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Spencer's Misdiagnosis of Surface Temperature Feedback

Posted on 3 August 2011 by Kevin Trenberth

This is a re-post of an article by Kevin Trenberth and John Fasullo on RealClimate

The hype surrounding a new paper by Roy Spencer and Danny Braswell (SB11) is impressive (see for instance Fox News); unfortunately, the paper itself is not. News releases and blogs on climate "skeptic" web sites have publicized the claim from the paper’s news release that “Climate models get energy balance wrong, make too hot forecasts of global warming”. The paper has been published in a journal called Remote Sensing, which is a fine journal for geographers, but it does not deal with atmospheric and climate science, and it is evident that this paper did not get an adequate peer review. It should not have been published.

The paper’s title, “On the Misdiagnosis of Surface Temperature Feedbacks from Variations in Earth’s Radiant Energy Balance”, is provocative and should have raised red flags with the editors. The basic material in the paper has very basic shortcomings because no statistical significance of results, error bars, or uncertainties are given either in the figures or discussed in the text. Moreover the description of the methods in the paper is not sufficient to be able to replicate the results. As a first step, some quick checks have been made to see whether results can be replicated, and we find some points of contention.

The basic observational result seems to be similar to what we can produce, but use of slightly different datasets, such as the EBAF CERES dataset, changes the results to be somewhat less in magnitude. And some parts of the results do appear to be significant. So are they replicated in climate models? Spencer and Braswell say no, but this is where attempts to replicate their results require clarification. In contrast, some model results do appear to fall well within the range of uncertainties of the observations. How can that be?

For one, the observations cover a 10 year period. The models cover a hundred year period for the 20th century. The latter were detrended by Spencer, but for the 20th century, that should not be necessary. SB11 appears to have used the full 100 year record to evaluate the models, but this provides no indication of the robustness of their derived relationships. Here instead, we have considered each decade of the 20th century individually and quantified the inter-decadal variability to derive Figure 1. What this figure shows is the results for the observations, as in Spencer and Braswell, using the EBAF dataset (in black). Then we show results from 2 different models, one which does not replicate ENSO well (top) and one which does (second panel). Here we give the average result (red curve) for all 10 decades, plus the range of results that reflects the variations from one decade to the next. The MPI-Echam5 model replicates the observations very well. When all model results from CMIP3 are included, the bottom panel results, showing the red curve not too dis-similar from Spencer and Braswell, but with a huge range, due both to the spread among models, and also the spread due to decadal variability.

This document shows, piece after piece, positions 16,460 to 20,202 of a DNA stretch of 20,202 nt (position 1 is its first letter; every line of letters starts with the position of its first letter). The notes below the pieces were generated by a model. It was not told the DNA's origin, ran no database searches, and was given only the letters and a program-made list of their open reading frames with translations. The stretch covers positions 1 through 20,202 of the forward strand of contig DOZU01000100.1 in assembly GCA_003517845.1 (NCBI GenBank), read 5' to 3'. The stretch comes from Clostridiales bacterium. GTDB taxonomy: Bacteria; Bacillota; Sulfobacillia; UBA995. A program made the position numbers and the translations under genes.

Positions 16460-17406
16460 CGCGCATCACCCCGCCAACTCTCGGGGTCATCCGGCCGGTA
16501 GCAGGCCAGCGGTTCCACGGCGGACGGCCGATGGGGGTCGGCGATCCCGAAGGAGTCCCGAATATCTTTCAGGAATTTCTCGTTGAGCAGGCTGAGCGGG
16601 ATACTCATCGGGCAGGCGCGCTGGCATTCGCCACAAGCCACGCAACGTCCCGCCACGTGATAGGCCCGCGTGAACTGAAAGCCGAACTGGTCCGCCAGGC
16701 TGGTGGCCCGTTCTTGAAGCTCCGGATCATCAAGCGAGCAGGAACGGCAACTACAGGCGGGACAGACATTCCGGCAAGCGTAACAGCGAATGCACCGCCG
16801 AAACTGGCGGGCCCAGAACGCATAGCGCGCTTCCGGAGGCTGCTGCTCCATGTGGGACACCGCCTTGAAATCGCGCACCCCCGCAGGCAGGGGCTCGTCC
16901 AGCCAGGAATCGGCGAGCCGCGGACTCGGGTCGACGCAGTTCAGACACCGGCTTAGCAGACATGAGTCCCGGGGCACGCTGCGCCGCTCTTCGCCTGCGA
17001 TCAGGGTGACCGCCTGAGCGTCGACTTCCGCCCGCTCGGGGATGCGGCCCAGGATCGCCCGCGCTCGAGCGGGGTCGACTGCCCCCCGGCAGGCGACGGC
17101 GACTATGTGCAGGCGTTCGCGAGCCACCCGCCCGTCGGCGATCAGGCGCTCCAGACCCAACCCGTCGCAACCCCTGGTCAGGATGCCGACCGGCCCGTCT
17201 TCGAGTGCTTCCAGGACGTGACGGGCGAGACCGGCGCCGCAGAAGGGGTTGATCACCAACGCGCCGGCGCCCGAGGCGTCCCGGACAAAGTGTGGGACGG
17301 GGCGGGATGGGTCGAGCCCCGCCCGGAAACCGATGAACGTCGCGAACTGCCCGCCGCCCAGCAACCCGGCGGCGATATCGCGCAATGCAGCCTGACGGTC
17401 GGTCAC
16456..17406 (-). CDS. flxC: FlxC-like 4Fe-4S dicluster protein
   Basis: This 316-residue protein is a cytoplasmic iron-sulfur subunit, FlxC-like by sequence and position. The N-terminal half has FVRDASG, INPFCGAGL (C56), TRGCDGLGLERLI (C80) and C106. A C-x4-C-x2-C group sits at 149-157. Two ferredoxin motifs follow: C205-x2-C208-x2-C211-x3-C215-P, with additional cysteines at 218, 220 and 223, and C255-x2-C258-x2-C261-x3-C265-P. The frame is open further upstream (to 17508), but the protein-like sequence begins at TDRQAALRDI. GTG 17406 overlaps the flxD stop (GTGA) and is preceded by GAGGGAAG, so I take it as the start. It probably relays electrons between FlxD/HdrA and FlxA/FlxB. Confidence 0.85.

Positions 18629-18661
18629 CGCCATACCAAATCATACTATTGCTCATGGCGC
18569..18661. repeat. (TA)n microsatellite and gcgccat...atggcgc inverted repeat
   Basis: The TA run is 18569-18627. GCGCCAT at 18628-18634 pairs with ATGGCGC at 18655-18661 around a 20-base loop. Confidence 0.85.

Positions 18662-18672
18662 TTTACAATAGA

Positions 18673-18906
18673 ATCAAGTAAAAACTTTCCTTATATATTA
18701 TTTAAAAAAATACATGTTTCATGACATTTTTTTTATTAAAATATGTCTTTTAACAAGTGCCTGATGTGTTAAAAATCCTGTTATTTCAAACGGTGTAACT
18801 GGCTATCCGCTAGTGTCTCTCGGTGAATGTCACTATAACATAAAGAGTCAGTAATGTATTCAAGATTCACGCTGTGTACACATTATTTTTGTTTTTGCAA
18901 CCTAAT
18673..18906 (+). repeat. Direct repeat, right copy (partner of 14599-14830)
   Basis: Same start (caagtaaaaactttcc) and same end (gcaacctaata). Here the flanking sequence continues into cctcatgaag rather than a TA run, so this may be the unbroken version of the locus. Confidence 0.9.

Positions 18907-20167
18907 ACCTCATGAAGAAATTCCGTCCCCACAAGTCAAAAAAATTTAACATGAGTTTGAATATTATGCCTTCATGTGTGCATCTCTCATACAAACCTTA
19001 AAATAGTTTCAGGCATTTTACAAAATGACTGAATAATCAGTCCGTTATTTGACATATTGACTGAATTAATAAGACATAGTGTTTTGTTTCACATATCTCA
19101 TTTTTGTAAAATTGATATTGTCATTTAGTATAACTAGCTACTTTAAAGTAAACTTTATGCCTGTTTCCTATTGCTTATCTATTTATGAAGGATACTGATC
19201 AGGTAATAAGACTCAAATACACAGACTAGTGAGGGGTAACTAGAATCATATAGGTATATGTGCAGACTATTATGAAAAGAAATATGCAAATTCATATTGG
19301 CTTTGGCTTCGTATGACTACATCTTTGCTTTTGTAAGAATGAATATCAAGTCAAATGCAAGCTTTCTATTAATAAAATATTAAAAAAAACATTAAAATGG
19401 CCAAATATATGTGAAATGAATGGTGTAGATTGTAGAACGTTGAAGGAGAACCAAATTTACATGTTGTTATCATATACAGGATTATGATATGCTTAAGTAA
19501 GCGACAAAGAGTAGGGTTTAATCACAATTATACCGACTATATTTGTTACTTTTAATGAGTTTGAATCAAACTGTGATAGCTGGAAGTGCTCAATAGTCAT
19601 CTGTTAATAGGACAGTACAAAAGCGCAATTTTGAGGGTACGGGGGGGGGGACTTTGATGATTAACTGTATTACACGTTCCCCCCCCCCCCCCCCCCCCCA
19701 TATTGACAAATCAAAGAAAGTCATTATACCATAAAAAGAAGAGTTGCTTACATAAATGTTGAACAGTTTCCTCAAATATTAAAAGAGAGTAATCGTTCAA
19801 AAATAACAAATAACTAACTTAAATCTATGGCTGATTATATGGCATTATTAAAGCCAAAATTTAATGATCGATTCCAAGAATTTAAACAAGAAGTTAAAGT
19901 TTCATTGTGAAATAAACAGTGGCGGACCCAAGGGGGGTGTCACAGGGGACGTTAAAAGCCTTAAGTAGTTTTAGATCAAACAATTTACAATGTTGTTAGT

Figure 1: Lagged regression analysis for the Top-of-the-atmosphere Net Radiation against surface temperature. The CERES data is in black (as in SB11), and the individual models in each panel are in red. The dashed lines are the span of the regressions for specific 10 year periods in the model (so that the variance is comparable to the 10 years of the CERES data). The three panels show results for a) a model with poor ENSO variability, b) a model with reasonable ENSO variability, and c) all models.

Consequently, our results suggest that there are good models and some not so good, but rather than stratifying them by climate sensitivity, one should, in this case, stratify them by ability to simulate ENSO. In Figure 1, the model that replicates the observations better has high sensitivity, while the other has low sensitivity. The net result is that the models agree within reasonable bounds with the observations.

To help interpret the results, Spencer uses a simple model. But the simple model used by Spencer is too simple (Einstein says that things should be made as simple as possible but not simpler): well this has gone way beyond being too simple (see for instance this post by Barry Bickmore). The model has no realistic ocean, no El Niño, and no hydrological cycle, and it was tuned to give the result it gave. Most of what goes on in the real world of significance that causes the relationship in the paper is ENSO. We have already rebutted Lindzen’s work on exactly this point. The clouds respond to ENSO, not the other way round [see: Trenberth, K. E., J. T. Fasullo, C. O'Dell, and T. Wong, 2010: Relationships between tropical sea surface temperatures and top-of-atmosphere radiation. Geophys. Res. Lett., 37, L03702, doi:10.1029/2009GL042314.] During ENSO there is a major uptake of heat by the ocean during the La Niña phase and the heat is moved around and stored in the ocean in the tropical western Pacific, setting the stage for the next El Niño, as which point it is redistributed across the tropical Pacific. The ocean cools as the atmosphere responds with characteristic El Niño weather patterns forced from the region that influence weather patterns world wide. Ocean dynamics play a major role in moving heat around, and atmosphere-ocean interaction is a key to the ENSO cycle. None of those processes are included in the Spencer model.